Wednesday, September 30, 2015

Finno-Baltic Poetic Sound Device and Voynich Charm Runes


Repetition, alliteration, and wordplay

Each of these elements is very common in the Voynich manuscript, and no mistake. Finno-Ugric languages appear to form words by taking a root prefix and varying it at the end. Below is probably one of the best examples of Baltic singing/poetry's distinctive, driving trochaic rhythm, sound play, and repetition. It is a video of the Seto Leelo Choir of Varska, Estonia.

The Setu people are arguably the oldest settled people in Europe. Their traditions go back thousands of years. Leelo is an ancient, aboriginal type of singing done by women's choirs.  Until the 1950s the Setus accompanied their work in the fields with communal singing.
Here are some more examples of Finno-Baltic song and poetry. Alliteration is bolded, repetition underlined, and repeated ending sounds (usually an a, i, or s) italicised.

Estonian Folk Song

Estonian runo-song (Estonian: regilaul) has been extensively recorded and studied, especially those sung by women. They can come in many forms, including work songs, ballads and epic legends. Much of the early scholarly study of runo-song was done in the 1860s by Friedrich Reinhold Kreutzwald, who used them to compose the Estonian national epic, Kalevipoeg. By the 20th century, though, runo-song had largely disappeared from Estonia, with vibrant traditions existing only in Setumaa and Kihnu.
Pilve tõuseb soost sinine,
soost sinine, maast punane,
----
Ei saja sinine pilve,
sajab sauekarvaline.
Mis seal pilvete seessa?
Vikerkaar pilvete seessa.
Mis seal vikerkaare vahella?
Hani vikerkaaride vahella.
(VK VI:1, 10 A "Kulla põlemine")
'A blue cloud is rising from the bog,
from the bog blue, from the earth red,
It's not raining from the blue cloud,
it's raining from the claycoloured.
What's there in the clouds?
There is a rainbow in the clouds.
What's there between the rainbow?
There's a goose between the rainbow.'

Karelian Folk Song

The importance of beginning rhyme and repetition can be seen in this song by the bard, Mateli Kuivalatar. She is regarded as the most noted among the known Finnish-Carelian folksingers of her sex (?).

Song by Mateli Magdalena Kuivalatar (1771-1846), cloudiness, Finland.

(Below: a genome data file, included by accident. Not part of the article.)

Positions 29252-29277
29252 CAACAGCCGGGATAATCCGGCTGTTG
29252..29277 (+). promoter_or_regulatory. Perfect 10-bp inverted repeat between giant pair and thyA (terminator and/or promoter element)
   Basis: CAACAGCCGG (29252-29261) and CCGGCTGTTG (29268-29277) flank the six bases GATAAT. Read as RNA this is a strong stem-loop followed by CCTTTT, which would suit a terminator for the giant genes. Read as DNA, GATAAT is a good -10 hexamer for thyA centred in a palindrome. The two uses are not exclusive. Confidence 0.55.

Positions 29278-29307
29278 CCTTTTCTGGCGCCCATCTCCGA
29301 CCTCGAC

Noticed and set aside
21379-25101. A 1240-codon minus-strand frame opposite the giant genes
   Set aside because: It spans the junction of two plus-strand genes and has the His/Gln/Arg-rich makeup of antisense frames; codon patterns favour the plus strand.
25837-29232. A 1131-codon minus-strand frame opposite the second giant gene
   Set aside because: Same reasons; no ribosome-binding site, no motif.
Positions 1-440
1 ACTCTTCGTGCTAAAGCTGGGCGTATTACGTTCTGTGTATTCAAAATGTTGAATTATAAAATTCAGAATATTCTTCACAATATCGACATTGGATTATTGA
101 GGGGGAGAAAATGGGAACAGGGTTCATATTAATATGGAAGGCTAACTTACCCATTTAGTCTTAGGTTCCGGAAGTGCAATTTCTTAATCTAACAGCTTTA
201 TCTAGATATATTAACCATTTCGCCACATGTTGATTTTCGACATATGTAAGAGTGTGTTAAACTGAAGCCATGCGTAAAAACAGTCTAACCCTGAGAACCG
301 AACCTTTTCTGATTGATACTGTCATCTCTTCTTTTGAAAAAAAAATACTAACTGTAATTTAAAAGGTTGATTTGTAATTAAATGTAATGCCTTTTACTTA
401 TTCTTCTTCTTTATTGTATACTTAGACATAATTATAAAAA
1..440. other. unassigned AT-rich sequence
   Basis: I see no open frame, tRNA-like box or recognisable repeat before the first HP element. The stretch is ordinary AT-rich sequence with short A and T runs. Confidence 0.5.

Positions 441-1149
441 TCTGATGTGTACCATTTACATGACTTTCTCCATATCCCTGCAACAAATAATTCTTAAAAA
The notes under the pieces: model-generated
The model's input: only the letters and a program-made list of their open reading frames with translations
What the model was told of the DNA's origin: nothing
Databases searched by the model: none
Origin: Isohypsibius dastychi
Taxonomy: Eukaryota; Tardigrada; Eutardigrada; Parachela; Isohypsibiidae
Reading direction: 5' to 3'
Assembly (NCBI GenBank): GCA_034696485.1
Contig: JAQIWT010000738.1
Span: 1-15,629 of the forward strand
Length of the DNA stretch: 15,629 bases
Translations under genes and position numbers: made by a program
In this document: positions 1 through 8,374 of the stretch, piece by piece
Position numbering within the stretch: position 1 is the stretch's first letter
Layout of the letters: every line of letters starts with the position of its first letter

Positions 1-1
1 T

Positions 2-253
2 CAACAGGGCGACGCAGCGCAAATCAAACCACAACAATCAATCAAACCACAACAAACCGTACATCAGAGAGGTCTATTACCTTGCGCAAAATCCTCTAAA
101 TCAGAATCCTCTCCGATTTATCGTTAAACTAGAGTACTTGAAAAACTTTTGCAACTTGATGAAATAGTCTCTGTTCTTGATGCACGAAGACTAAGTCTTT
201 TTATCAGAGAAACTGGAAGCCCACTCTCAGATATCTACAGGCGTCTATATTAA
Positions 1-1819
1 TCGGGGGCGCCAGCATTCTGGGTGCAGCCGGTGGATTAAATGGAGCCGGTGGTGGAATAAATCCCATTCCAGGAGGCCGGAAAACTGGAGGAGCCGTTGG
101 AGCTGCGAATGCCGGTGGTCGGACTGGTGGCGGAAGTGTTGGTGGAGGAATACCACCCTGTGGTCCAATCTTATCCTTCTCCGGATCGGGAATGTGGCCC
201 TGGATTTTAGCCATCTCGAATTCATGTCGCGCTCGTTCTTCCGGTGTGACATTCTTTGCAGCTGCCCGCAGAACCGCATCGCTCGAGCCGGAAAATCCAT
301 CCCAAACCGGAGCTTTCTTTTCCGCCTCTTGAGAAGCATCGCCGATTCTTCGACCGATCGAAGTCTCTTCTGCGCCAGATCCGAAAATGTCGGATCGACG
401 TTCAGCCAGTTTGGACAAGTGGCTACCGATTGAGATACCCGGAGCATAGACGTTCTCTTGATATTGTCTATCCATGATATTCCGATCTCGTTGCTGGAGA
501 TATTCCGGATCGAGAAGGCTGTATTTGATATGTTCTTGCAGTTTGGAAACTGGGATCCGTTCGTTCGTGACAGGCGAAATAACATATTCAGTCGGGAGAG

Sung by Alice Matveinen & Tellu Virkkala (Turkka), 
Accompanied by Ritva Talvitie playing the bowed harp. 
Pictures of Finnish winter. 
"Alahall 'is allin the mind uiessa vilua water sukkeloitessa suloa ice under upset. 

"Alahall' on allin mieli
uiessa vilua vettä
sukkeloitessa suloa
änalaista rkyttäissä.
Alempana minun sitäi
viluvatsa varpusella
istuissa jääoksalla,
vilumpi minun sitäi."
"Low are the calloo's spirits
as she swims the icy waters
shuttling the slush
diving below the ice
Lower are my spirits than hers
lower than those of the shivering sparrow
perched on an icy bough
lower are even mine."

Latvian Folk Song

Below is an example of a Latvian folk song to be sung by girls at the ancient festival called Ligo.
Note that it also has alliteration, play with sound, and repetition like the Sami joik and Karelian folk song.

Estonian Epic Poetry

Below are three lines from Estonia's national epic the Kalevipoeg. Here again you can see repetition, alliteration, end rhyme, and play with sound, similar to the Karelian rune song, the Sami joik, and the celebratory songs for Latvia's Ligo.
Kattis maada, kattis merda,
Kattis rahva perekonda
Kaitseliku tiiva alla.
A very rough translation: Plowed covered, and covered merda, Population covered family Kaitseliku wing.

Regilaul

Regi song has three important components: the words, the way and performing.

Regilaul is a leader in the words, the music adds for expressiveness. Regilaul text is characterized by alliteration and repetition of thought or parallelism . Värsivormiks is based on alliteration - a four-foot line lõppriimita the quantitative trochaic verse. Finnish and Karelian folk used to the verse of the term " Kalevala-measure ." Verse contains four värsitõusu and sunrises, and therefore it is also referred to as neljajalaliseks trohheuseks ( "Roll, Roll, A day").

Joik

A fine example of the joik is one by Nils-Aslak Valkeapää, called the central author of the Sami people and defender and developer of the yoik-music. His "Eanan, Eallima Eadni" is well worth a listen if you can get past the regrettable seagull calls and really bugging synthesizer. Most notable for our purposes is how the song title plays with words with a similar beginning.

As you listen to joiks, you probably won't be able not to hear the repetitions, the slight variations, and the short syllables that make of this chant-like song. Here are some lyrics to "The Shadow," a modern day joik in Samigiella by Sami singer Mari Boine. You can see how the beginnings rhyme, the meter is heavily trochaic, and repetition shapes the lyrics:
Gáhtašiid gákti ii guhko
Ja gáhtašiid gárri ii dieva
Giehkalas olmm
Velggol olmm
Giehkalas olmm
Velggol olmm
Bálvalusaid
Bálvalusat
Bálvalusaid
Bálvalusat

The Joik's Depth Symmetry

Ánde Somby, a noted Sami and scholar and yoiker, describes the differences in form between Western song and the Sami yoik tradition:
The regular concept of a western European song is that it has a start, a middle and an ending. In that sense, a song will have a linear structure. A yoik seems to start and stop suddenly. It hasn't a start or neither an ending. Yoik is definitively not a line, but it is perhaps a kind of circle. Yoik is not a circle that would have Euclidian symmetry although it has maybe a depth symmetry. That emphasizes that if you were asking for the start or the ending of a yoik, your question would be wrong. From The Sami Yoik by Kathryn Burke